Did you see the great article about the peer mediation program at Great Falls Middle School in the March 10, 2016 issue of The Montague Reporter? Here it is, reprinted with permission.
Peer Mediation at the Middle School: Transformative, on Both Sides of the Table
By LEE WICKS
TURNERS FALLS – There’s a peer mediation program at Great Falls Middle School that is helping students resolve problems without adult intervention. It won’t work for every disagreement – conflicts that escalate to hitting and violence require involvement with teachers and administrators – but hurt feelings, jealousy, misunderstandings, and complaints against teachers and coaches have all been successfully mediated by a well-trained and enormously dedicated group of students.
There are ground rules. Participation requires two full days of training (for which students are required to make up missed school work), and weekly meetings.
Mediators must learn to stay calm, listen without judgment, wait patiently for answers, and lead people to a resolution without suggesting the answer.
They practice between sessions, looking for ways to improve. They make up scenarios, correct one another, enjoy experiencing different points of view.
Last year eleven students received training, bringing the total number of mediators to fourteen. The state-funded program is run in partnership with Debbie Lynangale of the Mediation Training Collaborative in Greenfield, and staffed by mediation coordinator Scott Smith. Smith is a school administrator who came out of retirement to work with students again.
He strides through the hallways as if he’s worked there for decades. He gathers the student mediators for a weekly lunch/discussion, and without compromising anyone’s confidentiality, the mediators have a chance to discuss challenges, share ideas, and role-play.
He also sits in at each mediation session. “I am so impressed by the maturity of these students,” he says. “I watch them, and sometimes my jaw drops with admiration.”
Fourteen students have been served by the mediation program in terms of training and leadership, and according to Ms. Lynangale, approximately 60 young people have participated in some part of the mediation process this school year.
She adds, “One could make the arguments that all the middle school students benefit from having heard about and seen mediation modeled. They know that there are options available to help work through fights or disagreements, and that people – both adults and peers – care about resolving issues.”
The mediation program is completely voluntary; it’s an option offered to students with a conflict to resolve.
Mediator Alyson Murphy, an eighth grader who has been with the program the longest, says most problems are resolved in a single 45-minute meeting, as long as the participants come with a sincere desire for resolution.
With the mediators’ help, the participants create a contract. It can call for action, or consist of a promise to avoid one another. “On some occasions, the problem is mostly resolved before the mediation begins. Just being willing to work on a solution begins to create the solution,” Alyson says.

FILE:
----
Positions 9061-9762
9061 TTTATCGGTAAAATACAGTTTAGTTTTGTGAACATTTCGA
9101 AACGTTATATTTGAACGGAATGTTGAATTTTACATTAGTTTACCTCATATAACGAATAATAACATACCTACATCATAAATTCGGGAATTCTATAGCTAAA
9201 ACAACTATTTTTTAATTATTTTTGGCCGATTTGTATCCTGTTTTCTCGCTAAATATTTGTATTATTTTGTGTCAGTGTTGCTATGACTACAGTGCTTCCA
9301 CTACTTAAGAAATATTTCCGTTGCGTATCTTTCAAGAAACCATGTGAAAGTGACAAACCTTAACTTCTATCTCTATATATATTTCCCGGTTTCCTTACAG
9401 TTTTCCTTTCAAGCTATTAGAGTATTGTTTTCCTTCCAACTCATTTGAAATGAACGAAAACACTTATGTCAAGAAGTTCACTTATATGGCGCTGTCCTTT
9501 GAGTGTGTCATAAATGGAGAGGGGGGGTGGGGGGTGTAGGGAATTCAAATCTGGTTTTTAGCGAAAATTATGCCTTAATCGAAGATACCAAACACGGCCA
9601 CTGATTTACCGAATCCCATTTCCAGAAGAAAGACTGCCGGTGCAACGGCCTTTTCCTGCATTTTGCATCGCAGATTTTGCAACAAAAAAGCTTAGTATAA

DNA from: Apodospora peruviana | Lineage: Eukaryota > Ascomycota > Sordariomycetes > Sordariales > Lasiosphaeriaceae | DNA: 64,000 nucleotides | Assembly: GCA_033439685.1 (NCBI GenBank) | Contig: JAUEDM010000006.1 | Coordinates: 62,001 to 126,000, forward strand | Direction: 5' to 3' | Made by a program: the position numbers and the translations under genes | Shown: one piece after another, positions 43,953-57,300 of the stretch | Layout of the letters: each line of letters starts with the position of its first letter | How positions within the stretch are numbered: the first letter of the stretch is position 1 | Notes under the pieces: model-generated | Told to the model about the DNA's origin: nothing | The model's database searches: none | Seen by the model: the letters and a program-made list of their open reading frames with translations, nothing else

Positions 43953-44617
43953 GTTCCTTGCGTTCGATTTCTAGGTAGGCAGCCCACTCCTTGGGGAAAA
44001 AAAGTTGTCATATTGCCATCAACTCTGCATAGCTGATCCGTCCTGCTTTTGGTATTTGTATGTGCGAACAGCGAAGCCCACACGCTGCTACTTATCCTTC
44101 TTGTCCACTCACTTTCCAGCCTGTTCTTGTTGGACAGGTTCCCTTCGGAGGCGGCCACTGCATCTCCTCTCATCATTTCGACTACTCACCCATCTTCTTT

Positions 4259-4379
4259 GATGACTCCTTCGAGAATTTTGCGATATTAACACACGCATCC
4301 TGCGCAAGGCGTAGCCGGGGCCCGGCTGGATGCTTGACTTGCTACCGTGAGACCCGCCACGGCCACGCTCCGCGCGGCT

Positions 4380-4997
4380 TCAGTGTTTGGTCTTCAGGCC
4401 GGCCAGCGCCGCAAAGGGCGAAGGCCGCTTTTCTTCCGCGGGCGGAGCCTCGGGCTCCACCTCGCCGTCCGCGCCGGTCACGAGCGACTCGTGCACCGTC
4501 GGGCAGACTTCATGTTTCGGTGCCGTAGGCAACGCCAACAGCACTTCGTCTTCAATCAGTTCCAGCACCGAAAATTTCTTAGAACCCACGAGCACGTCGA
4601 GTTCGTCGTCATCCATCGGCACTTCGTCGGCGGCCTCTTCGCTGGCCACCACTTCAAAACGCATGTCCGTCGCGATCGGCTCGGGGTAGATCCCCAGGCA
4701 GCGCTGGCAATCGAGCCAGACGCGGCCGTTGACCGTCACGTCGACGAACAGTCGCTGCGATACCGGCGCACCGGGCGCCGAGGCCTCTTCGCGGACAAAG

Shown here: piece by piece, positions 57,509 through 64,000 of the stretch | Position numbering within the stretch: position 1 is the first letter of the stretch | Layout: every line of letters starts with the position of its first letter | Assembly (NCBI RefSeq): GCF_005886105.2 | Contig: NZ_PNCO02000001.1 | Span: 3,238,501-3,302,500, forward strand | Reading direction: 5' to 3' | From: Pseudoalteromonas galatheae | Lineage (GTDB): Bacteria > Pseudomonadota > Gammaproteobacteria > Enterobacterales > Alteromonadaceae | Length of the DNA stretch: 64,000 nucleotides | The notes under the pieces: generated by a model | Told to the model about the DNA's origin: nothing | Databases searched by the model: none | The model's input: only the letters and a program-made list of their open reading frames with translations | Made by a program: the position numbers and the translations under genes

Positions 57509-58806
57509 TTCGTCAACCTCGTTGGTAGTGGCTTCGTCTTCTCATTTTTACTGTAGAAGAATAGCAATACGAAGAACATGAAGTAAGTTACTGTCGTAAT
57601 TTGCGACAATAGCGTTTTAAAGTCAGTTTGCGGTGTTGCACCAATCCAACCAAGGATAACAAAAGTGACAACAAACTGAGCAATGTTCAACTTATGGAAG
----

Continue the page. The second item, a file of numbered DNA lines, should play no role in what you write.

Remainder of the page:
Kate Graves, a seventh grader new to the program, says, “I originally wanted to do this to help others, but it has changed my life. When you walk down the hall and see two people as friends again, you see something you helped repair. It’s a good feeling.”
Allison Wheeler, another eighth grader, smiled at Mr. Smith and said, “This is the best year yet.” She has done seven mediations so far, and in addition to the satisfaction of helping others, she also believes the program has brought her closer to her friends.
“You can hear in what the peer mediators say about the program how impactful it is on them, and the students who participate in mediations,” says Annie Leonard, who is in her first year as the school’s principal. “It’s important to know that this is validated in research about what early educational experiences make for resilient adults.”
Leonard cites four “protective factors” necessary for youth development, and explains how the mediation program addresses all four. The first three are positive mindset (“shown in the way the mediators talk about practicing their craft and seeing mistakes as part of learning”); relationships (“shown in the mutually supportive ties between the mediators themselves, and the mediators and Mr. Smith”); and self-care (“shown in how the mediators talk about learning to balance school work, mediations, sports, arts and other activities”).
The last protective factor, Leonard says, is purpose. She describes “the deep sense that these students have of needing, and wanting, to do something beyond themselves for the benefit of their community.
“I’m just proud to be part of a school that recognizes how important it is to support students developing resilience in this way.”
Leonard’s reference to self-care emerged from one of the last questions during my group interview with the mediators. I asked the students what other activities they were engaged in, because I was curious to know if the peer mediation program allowed enough time for sports or the arts. I anticipated that it would not, but I was wrong.
Most are three-season athletes; many also play an instrument. One is on the yearbook staff; another is a member of the gay/straight alliance; yet another belongs to the anti-cyber bullying group. They ride horses, dance, play softball and tennis, swim, and serve on the student council. I could not write fast enough to capture it all.
When asked how they manage, most laughed and said it isn’t hard if you give up sleeping.
But they didn’t look tired. They looked energetic and resilient, and proud of themselves, as they should be.